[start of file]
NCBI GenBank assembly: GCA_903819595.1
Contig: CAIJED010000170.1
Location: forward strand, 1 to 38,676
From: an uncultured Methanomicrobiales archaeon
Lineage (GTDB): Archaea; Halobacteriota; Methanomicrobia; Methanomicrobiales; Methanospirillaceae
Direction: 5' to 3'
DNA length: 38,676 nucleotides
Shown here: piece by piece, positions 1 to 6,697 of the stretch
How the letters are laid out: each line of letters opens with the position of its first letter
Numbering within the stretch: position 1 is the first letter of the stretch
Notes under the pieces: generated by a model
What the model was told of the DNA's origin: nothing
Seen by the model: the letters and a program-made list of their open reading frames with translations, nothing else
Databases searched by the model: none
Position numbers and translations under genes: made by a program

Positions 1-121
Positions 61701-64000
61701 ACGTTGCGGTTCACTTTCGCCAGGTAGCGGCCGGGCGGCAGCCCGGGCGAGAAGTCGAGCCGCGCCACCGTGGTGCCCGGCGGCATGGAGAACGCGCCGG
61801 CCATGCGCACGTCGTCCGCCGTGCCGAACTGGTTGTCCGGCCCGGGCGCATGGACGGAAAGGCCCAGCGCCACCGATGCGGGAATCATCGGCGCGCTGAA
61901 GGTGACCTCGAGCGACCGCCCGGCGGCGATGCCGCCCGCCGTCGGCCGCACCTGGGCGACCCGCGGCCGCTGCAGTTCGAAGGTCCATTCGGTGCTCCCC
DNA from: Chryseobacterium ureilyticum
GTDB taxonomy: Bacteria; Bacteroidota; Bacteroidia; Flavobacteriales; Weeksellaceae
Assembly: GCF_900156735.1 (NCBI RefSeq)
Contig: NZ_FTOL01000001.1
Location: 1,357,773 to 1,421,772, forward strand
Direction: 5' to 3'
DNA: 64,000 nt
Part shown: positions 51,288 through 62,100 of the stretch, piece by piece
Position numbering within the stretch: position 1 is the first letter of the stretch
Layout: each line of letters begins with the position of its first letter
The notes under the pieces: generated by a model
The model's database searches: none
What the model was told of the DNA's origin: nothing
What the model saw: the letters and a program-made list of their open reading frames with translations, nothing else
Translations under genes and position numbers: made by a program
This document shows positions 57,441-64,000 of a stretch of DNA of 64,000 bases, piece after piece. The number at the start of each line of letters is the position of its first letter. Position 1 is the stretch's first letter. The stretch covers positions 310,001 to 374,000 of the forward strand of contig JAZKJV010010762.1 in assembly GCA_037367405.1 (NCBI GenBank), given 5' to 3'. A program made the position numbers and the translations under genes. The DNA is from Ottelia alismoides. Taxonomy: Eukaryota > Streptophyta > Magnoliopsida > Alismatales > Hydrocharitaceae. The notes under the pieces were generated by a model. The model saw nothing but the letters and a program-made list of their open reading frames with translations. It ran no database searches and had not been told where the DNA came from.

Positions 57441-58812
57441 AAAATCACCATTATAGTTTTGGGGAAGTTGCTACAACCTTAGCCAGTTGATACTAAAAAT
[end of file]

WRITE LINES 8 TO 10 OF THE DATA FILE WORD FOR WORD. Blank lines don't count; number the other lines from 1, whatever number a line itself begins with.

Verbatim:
Shown here: piece by piece, positions 1 to 6,697 of the stretch
How the letters are laid out: each line of letters opens with the position of its first letter
Numbering within the stretch: position 1 is the first letter of the stretch